2. The Orthodox Study Bible, the St. Athanasius Academy Septuagint and the New King James Version (2008).

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3 Maccabees opens abruptly.  The supposition that an introduction has not survived seems reasonable.

King Ptolemy IV Philopator was the Hellenistic ruler of the Ptolemaic Empire, a successor to the expansive Macedonian Empire of King Alexander III “the Great” (reigned 336-323 B.C.E.).  Ptolemy IV, keeping a dynastic custom that dated to King Ptolemy II Philadelphus (circa 275 B.C.E.), married his sister, Arsinoe, in October 217 B.C.E.  (Ptolemy IV also ordered the murder of Arsinoe.)  Ptolemy IV was a weak ruler; a minister, Sosibius, dominated the monarch.  Ptolemy IV and Seleucid King Antiochus III “the Great” (reigned 223-187 B.C.E.) waged the Fourth Syrian War (221-217 B.C.E.).  During this conflict, Ptolemy IV lost much of the Syrian coast to Antiochus III.  Then, at the Battle of Raphia (217 B.C.E)., Ptolemy IV regained control of much of that coast and of Palestine.

The story of Dositheus, absent from other accounts of that battle, introduces a motif into 3 Maccabees.  That motif–intervention and reversal–runs throughout the book.  

Ptolemy IV survived an assassination attempt because of the intervention of Dositheus, an apostate Jew.  The victorious Ptolemy IV, an admirer of architecture, visited Jerusalem.  While there, he offered a sacrifice to YHWH.  This was easy for the pagan king to do.  As far as Ptolemy IV knew, YHWH was just another deity.  The king’s attempt to enter the Holy of Holies in the Temple was a step too far.  Only the High Priest entered the Holy of Holies; he did this one day per year (Exodus 30:10; Leviticus 16:2, 11-12, 15, 34; Hebrews 9:7).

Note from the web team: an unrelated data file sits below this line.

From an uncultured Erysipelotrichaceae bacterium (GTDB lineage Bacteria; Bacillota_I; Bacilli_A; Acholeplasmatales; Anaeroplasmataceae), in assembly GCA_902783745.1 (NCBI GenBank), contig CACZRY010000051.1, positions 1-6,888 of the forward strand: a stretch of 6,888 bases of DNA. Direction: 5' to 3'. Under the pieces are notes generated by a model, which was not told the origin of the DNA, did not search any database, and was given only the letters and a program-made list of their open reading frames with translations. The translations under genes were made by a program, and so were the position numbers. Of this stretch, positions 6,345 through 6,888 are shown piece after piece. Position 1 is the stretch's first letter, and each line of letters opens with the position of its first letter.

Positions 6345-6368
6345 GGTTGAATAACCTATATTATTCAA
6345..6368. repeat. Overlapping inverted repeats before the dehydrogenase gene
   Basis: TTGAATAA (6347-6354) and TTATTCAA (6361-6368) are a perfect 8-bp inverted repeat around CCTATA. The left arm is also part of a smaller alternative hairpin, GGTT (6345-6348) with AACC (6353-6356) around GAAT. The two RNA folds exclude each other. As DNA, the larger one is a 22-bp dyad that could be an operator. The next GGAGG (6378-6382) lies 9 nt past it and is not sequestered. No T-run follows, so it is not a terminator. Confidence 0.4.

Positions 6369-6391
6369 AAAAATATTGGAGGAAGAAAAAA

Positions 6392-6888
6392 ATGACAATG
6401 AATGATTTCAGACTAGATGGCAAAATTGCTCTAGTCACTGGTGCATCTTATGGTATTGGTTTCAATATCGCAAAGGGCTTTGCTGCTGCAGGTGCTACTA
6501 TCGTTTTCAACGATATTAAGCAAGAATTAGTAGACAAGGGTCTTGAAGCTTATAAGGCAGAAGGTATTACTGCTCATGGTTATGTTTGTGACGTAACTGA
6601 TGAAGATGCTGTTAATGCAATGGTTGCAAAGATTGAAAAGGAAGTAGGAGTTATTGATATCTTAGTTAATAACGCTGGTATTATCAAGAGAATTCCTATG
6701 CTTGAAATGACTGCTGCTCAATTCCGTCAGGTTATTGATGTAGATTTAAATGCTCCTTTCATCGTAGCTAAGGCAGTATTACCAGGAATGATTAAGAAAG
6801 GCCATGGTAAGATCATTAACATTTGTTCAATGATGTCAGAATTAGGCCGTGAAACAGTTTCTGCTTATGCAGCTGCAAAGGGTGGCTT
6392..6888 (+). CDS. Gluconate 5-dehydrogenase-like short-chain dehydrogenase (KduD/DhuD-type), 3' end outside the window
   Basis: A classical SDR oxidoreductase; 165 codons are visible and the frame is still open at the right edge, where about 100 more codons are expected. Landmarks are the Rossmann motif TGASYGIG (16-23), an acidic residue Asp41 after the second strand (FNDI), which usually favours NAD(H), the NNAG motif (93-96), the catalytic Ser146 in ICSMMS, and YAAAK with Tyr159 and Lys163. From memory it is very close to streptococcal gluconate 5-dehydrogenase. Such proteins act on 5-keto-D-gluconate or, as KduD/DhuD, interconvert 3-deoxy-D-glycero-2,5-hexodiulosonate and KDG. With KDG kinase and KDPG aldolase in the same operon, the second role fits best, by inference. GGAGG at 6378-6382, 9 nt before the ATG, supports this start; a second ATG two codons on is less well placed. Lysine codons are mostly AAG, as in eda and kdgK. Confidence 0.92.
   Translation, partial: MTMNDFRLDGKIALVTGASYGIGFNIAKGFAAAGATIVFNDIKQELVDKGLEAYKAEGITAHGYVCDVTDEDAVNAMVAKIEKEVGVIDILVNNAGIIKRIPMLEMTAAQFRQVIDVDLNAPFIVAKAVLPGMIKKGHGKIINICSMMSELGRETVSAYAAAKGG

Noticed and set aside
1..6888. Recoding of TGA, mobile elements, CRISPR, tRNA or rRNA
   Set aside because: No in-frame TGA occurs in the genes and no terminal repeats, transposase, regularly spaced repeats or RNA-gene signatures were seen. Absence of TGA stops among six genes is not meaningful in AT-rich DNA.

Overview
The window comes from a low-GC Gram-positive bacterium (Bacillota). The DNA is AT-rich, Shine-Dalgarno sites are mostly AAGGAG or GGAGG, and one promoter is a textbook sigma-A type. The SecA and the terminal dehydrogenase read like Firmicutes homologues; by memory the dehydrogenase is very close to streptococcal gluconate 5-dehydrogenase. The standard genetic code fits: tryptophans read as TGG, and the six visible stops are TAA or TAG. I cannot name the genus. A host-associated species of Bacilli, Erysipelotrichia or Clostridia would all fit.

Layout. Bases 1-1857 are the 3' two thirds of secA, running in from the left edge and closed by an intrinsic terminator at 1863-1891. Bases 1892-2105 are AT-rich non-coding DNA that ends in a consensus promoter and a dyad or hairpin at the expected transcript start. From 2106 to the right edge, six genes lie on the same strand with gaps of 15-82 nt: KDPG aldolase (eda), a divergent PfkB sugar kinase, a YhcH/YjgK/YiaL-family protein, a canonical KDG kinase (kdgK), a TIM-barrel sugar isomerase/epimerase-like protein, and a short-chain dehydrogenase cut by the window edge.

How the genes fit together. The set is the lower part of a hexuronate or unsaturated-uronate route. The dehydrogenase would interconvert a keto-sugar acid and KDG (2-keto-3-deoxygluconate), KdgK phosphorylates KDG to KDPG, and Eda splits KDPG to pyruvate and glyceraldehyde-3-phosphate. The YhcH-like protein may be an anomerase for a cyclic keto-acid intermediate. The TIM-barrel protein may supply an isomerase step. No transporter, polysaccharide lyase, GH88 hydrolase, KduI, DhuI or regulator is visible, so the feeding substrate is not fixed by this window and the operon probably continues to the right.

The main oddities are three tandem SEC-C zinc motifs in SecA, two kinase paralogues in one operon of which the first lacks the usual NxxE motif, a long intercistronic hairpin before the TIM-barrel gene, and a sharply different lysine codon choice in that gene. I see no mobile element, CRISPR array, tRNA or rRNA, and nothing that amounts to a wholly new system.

The reaction of many Jews in Jerusalem was strong.  High Priest Simon II “the Just” prayed.  His prayer contained certain theological hallmarks–the faithfulness of God, the arrogance of kings, the impiety of many people, the divine punishment of the wicked, and the divine deliverance of the faithful.

Then God prevented Ptolemy IV from entering the Holy of Holies.  He fell to the floor and could not speak.  Courtiers had to remove Ptolemy IV, unable to move on his own, from the Temple.  The king remained arrogant and unrepentant.  Ptolemy IV stood in contrast to Heliodorus (2 Maccabees 3:35-39) and even Antiochus IV Epiphanes (2 Maccabees 9:11-17), who repented immediately after God struck them.  The original audience of 3 Maccabees understood those references and awaited the repentance of Ptolemy IV (3 Maccabees 6:22-7:23).

Ptolemy IV prepared to take his revenge on Jews in Egypt.

The Bible contains stories of arrogant and dangerous kings and queens, some of whom were also weak rulers.  Queen Jezebel of Israel dominated King Ahab of Israel.  King Nebuchadnezzar II of the Chaldean/Neo-Babylonian Empire was a historical figure.  Yet he functioned as a fictionalized symbol of power run amok in the Books of Daniel and Judith.  The fictional King Ahasuerus from the Book of Esther was a weak monarch who deposed Queen Vashti for refusing to display herself naked to his guests.  Ahasuerus was also willing to sign off onto a genocide of Jews.  At the end of the Book of Esther, the situation was positive because Mordecai and Queen Esther were running the Persian Empire in the king’s name.  Meanwhile, Ahasuerus partied.

Arrogant, impious potentates continue to afflict people, unfortunately.

KENNETH RANDOLPH TAYLOR

DECEMBER 14, 2020 COMMON ERA

THE SIXTEENTH DAY OF ADVENT

THE FEAST OF SAINT RADEGUNDA, THURINGIAN ROMAN CATHOLIC PRINCESS, DEACONESS, AND NUN; AND SAINT VENANTIUS HONORIUS CLEMENTIUS FORTUNATUS, ROMAN CATHOLIC BISHOP OF PONTIERS

THE FEAST OF DOROTHY ANN THRUPP, ENGLISH HYMN WRITER

THE FEAST OF FRED D. GEALY, U.S. METHODIST MINISTER, MISSIONARY, MUSICIAN, AND BIBLICAL SCHOLAR

THE FEAST OF HENRY ALDRICH, ANGLICAN PRIEST, COMPOSER, THEOLOGIAN, MATHEMATICIAN, AND ARCHITECT